Stake lawmakers have voted on a bill that will make Virginia the first state in the South to abolish the death penalty. Once the Virginia governor signs the bill, the law will go into effect. The state will be the 23rd state to remove the death penalty.
Virginia was once one of the most prolific death penalty states
Throughout its time as both a colony and a state, Virginia has had more executions than any other state in the United States. More than 1,300 people have been executed during the state’s history. In the late 1960s, the death sentence was determined to be unconstitutional by the federal government. This ruling was overturned in the late 1970s. Since 1982, 113 people have been executed in Virginia.
Proponents of the death penalty disagree with the decision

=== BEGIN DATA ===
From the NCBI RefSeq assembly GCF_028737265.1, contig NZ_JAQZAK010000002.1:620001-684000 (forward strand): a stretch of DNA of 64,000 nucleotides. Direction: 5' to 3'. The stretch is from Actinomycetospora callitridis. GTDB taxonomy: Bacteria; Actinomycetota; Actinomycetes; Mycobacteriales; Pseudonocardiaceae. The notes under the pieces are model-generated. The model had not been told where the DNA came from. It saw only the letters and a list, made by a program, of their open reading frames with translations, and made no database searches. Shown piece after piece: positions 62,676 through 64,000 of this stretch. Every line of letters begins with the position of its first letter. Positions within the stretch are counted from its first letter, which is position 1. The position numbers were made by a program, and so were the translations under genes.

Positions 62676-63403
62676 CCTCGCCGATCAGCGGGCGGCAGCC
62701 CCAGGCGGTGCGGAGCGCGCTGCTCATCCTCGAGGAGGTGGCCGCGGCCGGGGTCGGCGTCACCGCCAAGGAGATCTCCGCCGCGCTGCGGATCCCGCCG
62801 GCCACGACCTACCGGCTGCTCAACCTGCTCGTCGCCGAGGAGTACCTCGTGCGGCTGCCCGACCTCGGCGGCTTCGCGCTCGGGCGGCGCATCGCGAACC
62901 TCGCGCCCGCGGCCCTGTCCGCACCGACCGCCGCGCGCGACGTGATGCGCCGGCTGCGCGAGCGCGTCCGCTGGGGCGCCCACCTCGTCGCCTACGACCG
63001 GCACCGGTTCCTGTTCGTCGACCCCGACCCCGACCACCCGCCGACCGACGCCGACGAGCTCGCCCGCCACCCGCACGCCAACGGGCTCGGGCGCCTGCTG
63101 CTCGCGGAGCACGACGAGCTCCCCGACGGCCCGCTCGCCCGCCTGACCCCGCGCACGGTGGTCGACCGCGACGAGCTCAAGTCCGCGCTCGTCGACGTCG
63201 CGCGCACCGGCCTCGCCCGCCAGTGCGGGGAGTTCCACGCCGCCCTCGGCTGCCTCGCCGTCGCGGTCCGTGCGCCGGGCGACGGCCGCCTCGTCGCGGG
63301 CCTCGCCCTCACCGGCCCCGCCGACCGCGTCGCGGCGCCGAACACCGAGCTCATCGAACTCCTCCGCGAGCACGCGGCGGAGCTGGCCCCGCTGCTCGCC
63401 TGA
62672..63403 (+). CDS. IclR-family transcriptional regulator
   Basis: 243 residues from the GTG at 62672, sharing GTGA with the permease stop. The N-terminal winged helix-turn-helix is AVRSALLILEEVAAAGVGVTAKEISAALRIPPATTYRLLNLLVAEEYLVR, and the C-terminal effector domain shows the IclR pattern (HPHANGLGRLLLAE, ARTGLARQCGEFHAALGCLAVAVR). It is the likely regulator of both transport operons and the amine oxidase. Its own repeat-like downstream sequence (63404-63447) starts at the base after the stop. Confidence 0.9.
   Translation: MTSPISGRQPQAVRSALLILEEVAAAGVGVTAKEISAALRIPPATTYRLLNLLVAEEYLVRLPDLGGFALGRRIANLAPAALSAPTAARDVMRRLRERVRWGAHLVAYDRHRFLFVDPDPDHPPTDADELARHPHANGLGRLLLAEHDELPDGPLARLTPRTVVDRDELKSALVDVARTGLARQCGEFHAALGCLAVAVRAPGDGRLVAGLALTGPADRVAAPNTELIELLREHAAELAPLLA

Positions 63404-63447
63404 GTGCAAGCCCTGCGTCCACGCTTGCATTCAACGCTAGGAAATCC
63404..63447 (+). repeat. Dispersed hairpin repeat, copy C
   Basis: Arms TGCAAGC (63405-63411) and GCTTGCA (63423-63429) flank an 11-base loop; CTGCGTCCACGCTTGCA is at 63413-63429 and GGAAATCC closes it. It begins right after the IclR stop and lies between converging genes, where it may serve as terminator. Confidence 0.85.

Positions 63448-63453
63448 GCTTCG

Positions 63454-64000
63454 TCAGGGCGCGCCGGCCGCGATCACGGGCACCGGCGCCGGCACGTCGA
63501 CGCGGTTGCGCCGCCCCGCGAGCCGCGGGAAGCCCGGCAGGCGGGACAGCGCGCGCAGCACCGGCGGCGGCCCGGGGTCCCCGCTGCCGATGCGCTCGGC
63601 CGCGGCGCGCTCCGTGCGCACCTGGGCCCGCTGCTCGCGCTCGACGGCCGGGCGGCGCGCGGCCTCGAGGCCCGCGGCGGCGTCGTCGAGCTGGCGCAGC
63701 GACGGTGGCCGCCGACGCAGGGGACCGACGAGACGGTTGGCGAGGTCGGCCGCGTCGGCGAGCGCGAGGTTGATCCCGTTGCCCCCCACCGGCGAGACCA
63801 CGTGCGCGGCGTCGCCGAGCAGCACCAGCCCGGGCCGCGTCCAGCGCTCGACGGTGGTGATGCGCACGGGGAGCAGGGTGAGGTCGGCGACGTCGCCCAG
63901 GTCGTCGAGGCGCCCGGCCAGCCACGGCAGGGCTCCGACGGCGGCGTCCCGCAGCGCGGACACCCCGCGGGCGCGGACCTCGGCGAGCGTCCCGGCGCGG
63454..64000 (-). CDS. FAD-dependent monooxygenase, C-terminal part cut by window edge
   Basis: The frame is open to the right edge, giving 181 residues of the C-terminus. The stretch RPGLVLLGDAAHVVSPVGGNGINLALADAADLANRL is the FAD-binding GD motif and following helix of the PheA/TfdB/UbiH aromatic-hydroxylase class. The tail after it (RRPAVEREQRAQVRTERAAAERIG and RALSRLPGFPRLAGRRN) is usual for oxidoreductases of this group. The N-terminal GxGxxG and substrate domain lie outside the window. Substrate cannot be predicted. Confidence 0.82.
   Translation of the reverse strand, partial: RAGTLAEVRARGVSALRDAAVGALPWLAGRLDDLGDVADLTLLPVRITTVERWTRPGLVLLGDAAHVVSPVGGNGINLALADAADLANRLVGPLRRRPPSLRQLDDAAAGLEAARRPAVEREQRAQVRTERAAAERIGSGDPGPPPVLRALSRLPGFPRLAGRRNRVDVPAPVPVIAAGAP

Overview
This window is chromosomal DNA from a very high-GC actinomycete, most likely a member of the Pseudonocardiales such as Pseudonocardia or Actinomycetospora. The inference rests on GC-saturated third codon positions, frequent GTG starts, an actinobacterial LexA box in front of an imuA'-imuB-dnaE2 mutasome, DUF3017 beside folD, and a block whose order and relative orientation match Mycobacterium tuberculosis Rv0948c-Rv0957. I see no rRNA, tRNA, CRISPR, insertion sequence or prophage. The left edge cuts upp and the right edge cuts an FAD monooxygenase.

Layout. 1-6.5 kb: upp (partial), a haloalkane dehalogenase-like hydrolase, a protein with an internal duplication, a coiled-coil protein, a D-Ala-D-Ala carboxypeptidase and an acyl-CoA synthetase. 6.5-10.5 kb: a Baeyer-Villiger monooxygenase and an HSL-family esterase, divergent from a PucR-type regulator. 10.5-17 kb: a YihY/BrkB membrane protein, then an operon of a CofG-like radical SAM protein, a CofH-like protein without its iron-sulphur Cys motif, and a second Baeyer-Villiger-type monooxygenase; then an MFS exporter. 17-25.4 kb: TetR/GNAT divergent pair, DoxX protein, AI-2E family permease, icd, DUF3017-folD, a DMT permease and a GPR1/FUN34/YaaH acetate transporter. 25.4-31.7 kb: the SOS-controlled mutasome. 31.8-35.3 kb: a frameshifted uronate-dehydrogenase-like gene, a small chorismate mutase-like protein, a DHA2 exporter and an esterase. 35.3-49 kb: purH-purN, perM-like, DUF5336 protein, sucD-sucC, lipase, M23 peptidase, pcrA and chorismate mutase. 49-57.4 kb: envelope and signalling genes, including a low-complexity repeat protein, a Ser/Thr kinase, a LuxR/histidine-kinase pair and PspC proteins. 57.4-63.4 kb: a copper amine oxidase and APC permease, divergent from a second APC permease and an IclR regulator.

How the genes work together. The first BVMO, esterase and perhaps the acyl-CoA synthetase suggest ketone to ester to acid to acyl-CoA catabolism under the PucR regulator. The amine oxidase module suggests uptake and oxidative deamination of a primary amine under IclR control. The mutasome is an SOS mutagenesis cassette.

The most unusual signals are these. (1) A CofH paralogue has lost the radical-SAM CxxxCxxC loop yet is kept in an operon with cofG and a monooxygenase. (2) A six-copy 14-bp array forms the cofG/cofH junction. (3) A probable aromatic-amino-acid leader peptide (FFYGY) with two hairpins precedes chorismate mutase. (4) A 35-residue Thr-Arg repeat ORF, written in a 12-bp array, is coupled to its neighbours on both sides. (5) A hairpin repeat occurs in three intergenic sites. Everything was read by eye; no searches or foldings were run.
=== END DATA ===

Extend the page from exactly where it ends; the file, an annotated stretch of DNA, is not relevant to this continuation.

Those who voted against the passing of the bill in Virginia argue that the possibility of the death sentence is a powerful deterrent to crime. They believe that it is the only suitable sentence for heinous crimes. Republicans who opposed the bill tried to institute a minimum consequence of life without parole; this was ultimately voted to be removed from the bill.
Future of the death penalty in the United States
As science has advanced, an increasing number of people are being found to be wrongfully convicted. Advancements in DNA evidence have exonerated 375 people; 21 of these individuals were on death row. These wrongful convictions resulted in an average of 14 years of time served in prison. The possibility of killing an innocent individual is the reasoning behind many states abolishing their death penalty.
Experts believe that in the future, the death penalty may be abolished in every state across the country. Those who have been convicted of a crime have a right to appeal if new evidence, such as DNA, is found. Talking with a criminal defense lawyer may help an individual who has been wrongfully accused and faces significant penalties.